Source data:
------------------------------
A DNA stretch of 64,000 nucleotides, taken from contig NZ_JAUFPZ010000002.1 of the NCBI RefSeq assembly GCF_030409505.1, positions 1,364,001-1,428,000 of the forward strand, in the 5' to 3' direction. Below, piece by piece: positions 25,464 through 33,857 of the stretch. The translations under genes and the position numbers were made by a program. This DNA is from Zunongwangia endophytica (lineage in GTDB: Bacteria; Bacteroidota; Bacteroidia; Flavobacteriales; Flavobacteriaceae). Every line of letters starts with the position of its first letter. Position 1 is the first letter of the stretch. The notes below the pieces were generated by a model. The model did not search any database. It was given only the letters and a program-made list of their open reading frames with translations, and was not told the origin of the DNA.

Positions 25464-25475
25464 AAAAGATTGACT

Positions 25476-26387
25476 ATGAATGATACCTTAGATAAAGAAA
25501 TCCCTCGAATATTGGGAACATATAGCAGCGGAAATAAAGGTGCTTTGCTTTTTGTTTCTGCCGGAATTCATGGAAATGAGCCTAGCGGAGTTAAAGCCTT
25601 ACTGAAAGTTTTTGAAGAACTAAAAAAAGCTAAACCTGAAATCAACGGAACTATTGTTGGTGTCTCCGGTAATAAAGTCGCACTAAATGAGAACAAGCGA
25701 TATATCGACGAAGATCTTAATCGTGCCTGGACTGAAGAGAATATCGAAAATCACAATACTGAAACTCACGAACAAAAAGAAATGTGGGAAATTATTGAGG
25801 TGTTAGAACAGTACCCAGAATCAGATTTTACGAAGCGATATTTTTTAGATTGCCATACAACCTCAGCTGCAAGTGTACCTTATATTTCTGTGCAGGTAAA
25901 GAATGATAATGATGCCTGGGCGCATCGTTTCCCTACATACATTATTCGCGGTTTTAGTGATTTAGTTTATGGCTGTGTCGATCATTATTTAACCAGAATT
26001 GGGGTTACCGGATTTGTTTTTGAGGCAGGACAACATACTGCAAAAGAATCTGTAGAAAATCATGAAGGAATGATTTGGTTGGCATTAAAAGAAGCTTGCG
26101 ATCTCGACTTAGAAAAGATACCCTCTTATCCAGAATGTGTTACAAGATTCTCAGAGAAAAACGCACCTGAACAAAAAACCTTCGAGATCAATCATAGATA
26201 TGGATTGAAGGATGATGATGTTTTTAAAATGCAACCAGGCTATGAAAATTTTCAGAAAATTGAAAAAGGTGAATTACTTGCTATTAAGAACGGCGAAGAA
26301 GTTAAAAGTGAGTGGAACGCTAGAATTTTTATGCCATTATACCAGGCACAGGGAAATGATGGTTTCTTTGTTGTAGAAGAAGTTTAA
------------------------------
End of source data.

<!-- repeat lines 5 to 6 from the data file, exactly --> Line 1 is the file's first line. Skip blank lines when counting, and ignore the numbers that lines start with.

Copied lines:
25476 ATGAATGATACCTTAGATAAAGAAA
25501 TCCCTCGAATATTGGGAACATATAGCAGCGGAAATAAAGGTGCTTTGCTTTTTGTTTCTGCCGGAATTCATGGAAATGAGCCTAGCGGAGTTAAAGCCTT